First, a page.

Medicare coverage can supplement employer-based insurance coverage for civilians, Federal employees and military veterans. Figuring out how benefit payments are coordinated can be complicated, which is why we boiled down the basics that you’ll need to know in order to still enroll in Medicare even if you have employer-based health coverage.
How is Medicare coverage coordinated with other types of benefits?
When enrolled in Medicare and another type of health insurance, both types of insurance are considered different payers and the coordination of benefits determines which insurer pays first. The primary payer first pays the limit of their coverage, and the secondary payer pays costs that were not covered by the primary payer.
For group health insurance through a current employer, this means Medicare typically pays your health care costs first, followed by your group health insurance plan. Because this may vary based on your other benefits, Medicare.gov offers a tool to help determine which provider is the primary payer and secondary payer for medical care.
In the case where your employer-provided insurance is considered the secondary player, you may be required to enroll in Medicare Part B in order for the insurance plan to pay. Medicare often makes conditional payments that cover costs your second payer is responsible for without requiring enrollees to pay for bills themselves, but conditional payments must be repaid to Medicare after receiving a settlement or other payment.
Medicare Part A and Medicare Part B offer hospital insurance and health insurance coverage, and Medicare Part D offers prescription drug coverage. These plans can include additional coinsurance, copayment, and deductible costs. To offset the additional costs, benefits gained through employers like employer-based health insurance, or private insurance plans that cover these additional costs known as Medigap plans, can supplement Medicare coverage.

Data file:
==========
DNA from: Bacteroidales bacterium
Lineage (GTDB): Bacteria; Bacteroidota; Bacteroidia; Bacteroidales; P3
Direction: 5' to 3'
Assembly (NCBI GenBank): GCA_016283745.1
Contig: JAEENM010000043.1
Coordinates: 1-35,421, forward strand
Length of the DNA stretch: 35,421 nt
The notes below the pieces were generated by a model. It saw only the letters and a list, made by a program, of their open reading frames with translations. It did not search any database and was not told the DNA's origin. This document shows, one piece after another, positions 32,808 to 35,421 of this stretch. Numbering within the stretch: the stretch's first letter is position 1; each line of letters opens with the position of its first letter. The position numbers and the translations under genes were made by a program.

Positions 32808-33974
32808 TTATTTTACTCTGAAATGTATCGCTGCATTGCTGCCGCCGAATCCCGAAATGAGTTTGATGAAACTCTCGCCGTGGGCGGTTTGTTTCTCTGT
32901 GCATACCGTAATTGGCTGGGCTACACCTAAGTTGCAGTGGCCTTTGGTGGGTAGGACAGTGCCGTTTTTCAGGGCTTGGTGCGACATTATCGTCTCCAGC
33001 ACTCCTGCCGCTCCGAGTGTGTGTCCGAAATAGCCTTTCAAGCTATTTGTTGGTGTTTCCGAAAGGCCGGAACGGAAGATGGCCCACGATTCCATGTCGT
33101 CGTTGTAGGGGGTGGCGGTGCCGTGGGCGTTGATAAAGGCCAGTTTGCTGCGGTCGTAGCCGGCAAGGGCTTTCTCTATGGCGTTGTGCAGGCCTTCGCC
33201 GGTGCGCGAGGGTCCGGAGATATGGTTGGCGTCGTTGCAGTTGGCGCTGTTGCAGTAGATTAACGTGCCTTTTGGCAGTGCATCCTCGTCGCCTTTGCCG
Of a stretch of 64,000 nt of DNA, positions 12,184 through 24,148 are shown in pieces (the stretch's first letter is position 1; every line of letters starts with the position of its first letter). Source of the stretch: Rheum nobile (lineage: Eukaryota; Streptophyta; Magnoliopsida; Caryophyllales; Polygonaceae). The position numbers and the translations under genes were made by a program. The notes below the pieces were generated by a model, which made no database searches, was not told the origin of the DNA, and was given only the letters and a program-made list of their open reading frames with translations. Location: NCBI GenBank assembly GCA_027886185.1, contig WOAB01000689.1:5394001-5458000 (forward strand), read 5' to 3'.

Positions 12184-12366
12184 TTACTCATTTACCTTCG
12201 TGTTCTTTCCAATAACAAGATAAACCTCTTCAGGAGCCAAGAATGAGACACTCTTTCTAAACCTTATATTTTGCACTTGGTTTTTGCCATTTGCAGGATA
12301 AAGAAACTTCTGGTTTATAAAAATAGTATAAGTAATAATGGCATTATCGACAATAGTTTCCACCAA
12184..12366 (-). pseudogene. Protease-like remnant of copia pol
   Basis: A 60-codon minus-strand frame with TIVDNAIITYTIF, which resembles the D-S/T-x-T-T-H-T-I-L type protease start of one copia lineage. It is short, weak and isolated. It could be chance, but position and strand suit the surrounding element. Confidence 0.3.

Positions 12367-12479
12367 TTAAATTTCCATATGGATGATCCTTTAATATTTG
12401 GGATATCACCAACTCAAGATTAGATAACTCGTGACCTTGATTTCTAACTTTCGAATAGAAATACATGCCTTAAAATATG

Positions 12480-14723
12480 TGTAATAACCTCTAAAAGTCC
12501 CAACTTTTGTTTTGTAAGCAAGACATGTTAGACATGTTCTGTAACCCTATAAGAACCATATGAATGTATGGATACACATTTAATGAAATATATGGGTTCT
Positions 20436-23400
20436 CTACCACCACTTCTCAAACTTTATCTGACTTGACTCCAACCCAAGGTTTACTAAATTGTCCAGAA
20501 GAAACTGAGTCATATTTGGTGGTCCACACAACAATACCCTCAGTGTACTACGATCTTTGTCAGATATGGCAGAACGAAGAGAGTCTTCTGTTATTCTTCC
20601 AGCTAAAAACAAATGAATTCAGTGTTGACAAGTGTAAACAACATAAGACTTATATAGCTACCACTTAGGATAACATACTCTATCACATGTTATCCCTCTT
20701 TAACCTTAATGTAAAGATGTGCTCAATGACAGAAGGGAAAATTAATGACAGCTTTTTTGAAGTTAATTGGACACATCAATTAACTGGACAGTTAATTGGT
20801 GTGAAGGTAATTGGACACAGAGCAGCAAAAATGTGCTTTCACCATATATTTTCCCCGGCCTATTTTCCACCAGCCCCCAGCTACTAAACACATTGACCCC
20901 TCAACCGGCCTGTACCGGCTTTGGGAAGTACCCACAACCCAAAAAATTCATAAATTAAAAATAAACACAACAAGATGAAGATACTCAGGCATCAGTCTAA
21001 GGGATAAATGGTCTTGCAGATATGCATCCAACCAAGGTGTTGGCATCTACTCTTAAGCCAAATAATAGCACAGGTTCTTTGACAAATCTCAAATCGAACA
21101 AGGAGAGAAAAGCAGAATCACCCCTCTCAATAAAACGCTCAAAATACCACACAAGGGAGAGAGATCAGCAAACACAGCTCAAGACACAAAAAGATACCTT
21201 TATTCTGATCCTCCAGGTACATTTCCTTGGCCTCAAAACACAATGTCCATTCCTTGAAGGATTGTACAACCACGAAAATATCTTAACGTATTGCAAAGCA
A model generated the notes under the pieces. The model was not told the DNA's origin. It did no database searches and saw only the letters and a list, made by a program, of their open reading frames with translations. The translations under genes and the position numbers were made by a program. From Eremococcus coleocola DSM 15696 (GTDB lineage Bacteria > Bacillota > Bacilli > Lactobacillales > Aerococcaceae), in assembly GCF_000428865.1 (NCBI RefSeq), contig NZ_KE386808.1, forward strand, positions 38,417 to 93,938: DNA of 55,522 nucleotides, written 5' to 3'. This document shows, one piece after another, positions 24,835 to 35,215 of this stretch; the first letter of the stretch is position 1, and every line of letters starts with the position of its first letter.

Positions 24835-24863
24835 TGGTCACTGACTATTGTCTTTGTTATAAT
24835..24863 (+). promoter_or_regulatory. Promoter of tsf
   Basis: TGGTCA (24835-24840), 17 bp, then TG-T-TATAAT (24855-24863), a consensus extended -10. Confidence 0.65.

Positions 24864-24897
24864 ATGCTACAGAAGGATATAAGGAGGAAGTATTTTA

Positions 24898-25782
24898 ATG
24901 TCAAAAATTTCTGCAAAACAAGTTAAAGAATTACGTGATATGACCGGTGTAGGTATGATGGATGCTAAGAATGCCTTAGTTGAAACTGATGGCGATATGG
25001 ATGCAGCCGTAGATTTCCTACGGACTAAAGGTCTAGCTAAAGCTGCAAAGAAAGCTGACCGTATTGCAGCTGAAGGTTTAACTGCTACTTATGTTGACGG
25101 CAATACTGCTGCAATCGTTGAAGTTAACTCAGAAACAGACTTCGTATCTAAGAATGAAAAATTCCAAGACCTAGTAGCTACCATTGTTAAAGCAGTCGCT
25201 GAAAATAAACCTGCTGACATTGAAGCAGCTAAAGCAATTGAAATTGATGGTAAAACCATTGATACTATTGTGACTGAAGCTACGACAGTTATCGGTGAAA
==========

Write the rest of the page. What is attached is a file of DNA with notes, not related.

How does Medicare work with retiree health benefits?
For retirees, Medicare typically pays first for your health care bills, and your group health plan pays second. Because each retiree health plan is different, it may contain different rules, limits, or costs, and may not work the same way with all Medicare coverage. Before and after retiring, it’s important to check with an employer or union to understand how retiree coverage works with Medicare.
Many retiree health care plans are similar to Medicare Supplement Insurance (Medigap), because they offer supplemental insurance coverage to help take care of missing costs that Medicare does not handle, like copayments, coinsurance, and deductibles, as well as medical care costs when traveling outside of the United States.
Medigap policies are sold through private insurance companies, require enrollment in Medicare Parts A and B, and carry their own monthly premium. Medigap and supplemental insurance plans are offered at ten different levels of coverage and vary in the amounts of coverage they offer, including the costs of deductibles, coinsurance, blood work, out-of-pocket limits, and skilled nursing facility care.
How does Medicare work with retiree health benefits for Federal employees?
Many Federal employees are eligible for premium-free Medicare Part A coverage. Premium-free coverage is available for Federal employees aged 65 and over who are receiving benefits (or are eligible to receive benefits but have not yet filed for them) from the Social Security or the Railroad Retirement Board, or if you or our spouse had Medicare-covered government employment.
Federal employees are still required to pay for Medicare Part B.
How does Medicare work with health benefits and retiree health benefits for military veterans?
Many veterans receive cost-free health care services through their VA Health Benefits. Veterans may be required to pay certain copays for non-service-related conditions; because of this, veterans may choose to enroll in private health insurance to reduce or remove copay costs.
The VA is not allowed to bill Medicare, but can bill Medicare supplemental health insurance plans for costs associated with medical care and prescriptions for non-service-related conditions.